Built in 1832, the Stone School was built through the generosity of local resident Ephraim Bradley. One history book suggests that the school’s origin actually goes back to the Revolutionary War. Ephraim and his brother William (owner of the Bradley Farm which continues to operate today as a store by that name on Route 7) were forced to house British officers as they marched with 2,000 soldiers from Schenectady to Boston. While the officers slept, their gold was stolen (read the article from 1943) and everyone suspected the Bradleys, who suddenly became more prosperous. Some years later, Ephraim Bradley donated the money to build the limestone school building, as well as a $1500 endowment to support the school.
The endowment enabled the school to operate during difficult economic times, when other schools in the area could not afford teachers or books. The endowment still produces income of about $75 per year, which now goes towards purchasing books for Lanesboro students. Originally, students of all ages attended the school (the notion of “grades” was not imported from Germany until the mid-19th century). In its final years, however, the school was used only for elementary school grades. While there were several one-room schoolhouses serving the children of Lanesboro, the Stone School was the only one made of stone. Others were made of wood, the material typically used for one-room schoolhouses. As a stone building, the schoolhouse will last forever. The outhouse still stands, one side marked “his” and the other “hers” (with sheet metal on the “his” side to prevent the boys from poking holes to spy on the girls). The building was restored during the past ten years by Lanesboro residents Bob and Prudy Barton and their family.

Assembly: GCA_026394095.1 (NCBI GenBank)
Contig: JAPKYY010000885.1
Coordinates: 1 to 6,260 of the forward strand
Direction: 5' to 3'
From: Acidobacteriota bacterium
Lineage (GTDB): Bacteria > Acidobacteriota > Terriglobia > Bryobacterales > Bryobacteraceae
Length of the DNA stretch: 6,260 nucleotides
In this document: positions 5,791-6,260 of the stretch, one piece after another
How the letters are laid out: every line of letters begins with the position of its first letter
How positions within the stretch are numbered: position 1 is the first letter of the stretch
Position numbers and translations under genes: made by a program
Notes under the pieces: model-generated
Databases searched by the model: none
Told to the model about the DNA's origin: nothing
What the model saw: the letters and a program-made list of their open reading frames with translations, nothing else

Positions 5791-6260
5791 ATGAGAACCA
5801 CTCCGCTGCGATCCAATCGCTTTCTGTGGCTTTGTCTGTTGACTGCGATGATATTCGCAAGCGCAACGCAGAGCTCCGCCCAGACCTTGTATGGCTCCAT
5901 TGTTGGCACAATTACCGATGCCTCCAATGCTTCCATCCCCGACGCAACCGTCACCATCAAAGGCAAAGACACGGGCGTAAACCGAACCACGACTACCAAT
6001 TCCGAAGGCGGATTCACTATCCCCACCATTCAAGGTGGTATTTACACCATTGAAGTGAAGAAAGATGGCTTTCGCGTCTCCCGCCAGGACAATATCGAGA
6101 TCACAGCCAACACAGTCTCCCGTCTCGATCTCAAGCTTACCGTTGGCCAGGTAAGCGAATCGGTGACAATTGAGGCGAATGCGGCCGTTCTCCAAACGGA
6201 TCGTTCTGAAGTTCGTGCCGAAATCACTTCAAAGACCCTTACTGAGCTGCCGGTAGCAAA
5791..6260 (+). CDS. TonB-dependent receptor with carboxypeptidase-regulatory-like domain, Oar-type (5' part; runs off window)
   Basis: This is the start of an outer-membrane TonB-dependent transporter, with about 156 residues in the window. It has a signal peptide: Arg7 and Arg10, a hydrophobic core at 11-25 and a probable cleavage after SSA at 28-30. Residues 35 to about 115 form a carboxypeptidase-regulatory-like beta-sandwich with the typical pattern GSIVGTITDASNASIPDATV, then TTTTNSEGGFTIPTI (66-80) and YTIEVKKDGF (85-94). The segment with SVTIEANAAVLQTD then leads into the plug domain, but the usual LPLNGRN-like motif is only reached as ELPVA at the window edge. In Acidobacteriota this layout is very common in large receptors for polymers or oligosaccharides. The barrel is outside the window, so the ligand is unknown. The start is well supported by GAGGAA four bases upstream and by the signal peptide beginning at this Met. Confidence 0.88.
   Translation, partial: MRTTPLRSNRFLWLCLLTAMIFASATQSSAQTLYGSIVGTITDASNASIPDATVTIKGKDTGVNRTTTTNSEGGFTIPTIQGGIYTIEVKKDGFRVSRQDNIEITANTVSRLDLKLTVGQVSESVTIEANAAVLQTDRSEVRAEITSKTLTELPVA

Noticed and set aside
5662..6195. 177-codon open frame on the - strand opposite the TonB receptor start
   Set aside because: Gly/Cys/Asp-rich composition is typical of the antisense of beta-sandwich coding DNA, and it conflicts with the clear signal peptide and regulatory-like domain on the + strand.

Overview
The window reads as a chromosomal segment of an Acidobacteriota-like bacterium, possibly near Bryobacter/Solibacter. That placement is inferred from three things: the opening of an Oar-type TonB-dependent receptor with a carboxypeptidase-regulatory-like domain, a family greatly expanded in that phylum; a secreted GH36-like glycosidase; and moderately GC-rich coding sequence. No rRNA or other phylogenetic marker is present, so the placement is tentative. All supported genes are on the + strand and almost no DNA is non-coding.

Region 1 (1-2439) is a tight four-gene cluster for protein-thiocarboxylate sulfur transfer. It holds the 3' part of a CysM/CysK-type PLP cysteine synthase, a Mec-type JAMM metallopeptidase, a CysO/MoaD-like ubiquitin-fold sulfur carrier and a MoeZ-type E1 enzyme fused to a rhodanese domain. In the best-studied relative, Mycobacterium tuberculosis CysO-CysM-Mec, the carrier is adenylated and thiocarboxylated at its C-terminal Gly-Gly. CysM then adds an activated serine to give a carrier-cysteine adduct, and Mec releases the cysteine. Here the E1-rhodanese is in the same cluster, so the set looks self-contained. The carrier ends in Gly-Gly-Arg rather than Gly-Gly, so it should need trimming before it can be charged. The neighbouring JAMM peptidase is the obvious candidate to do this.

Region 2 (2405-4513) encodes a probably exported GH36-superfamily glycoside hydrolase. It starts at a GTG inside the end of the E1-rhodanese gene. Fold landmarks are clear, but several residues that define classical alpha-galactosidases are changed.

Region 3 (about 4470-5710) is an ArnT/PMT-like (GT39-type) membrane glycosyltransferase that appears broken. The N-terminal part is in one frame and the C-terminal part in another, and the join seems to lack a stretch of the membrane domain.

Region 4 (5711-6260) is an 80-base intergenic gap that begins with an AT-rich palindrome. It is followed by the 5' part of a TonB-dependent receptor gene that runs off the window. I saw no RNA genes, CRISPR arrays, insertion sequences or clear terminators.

William Bradley was one of the early settlers of Lanesborough in Berkshires, Massachusetts, and is a direct descendant of the William Bradley who came from England to help settle New Haven, Connecticut. He married Lois Beach. WIlliam is buried in the Talcott Cemetery in Lanesborough, and his marker is a genealogy tracing his lineage from the early William Bradley.
“In Loving Memory of WILLIAM BRADLEY, who was born at New Haven, Con. Oct. 26th 1730, 93 years after the first settlement of New Haven; who came to this town (n.b. Lanesborough, Berkshire, Massachusetts, USA) June 23rd 1762 And Died Dec. 18th 1809 aged 79 years.
Who was the Son of Daniel Bradley, who died Feb. 16th 1773 in the 67th year of his age. Who was the Son of Daniel Bradley, who died Nov.2d 1723 in the 44th year of his age. Who was the Son of Abraham Bradley, who died Oct. 19th 1718 in the 68th year of his age. Who was the Son of William Bradley, who was one of the first settlers that came from England to New Haven July (n.b. looks like 1667, but should probably read 1637).”
Note: the grave also has a Revolutionary War marker with flag for Memorial Day.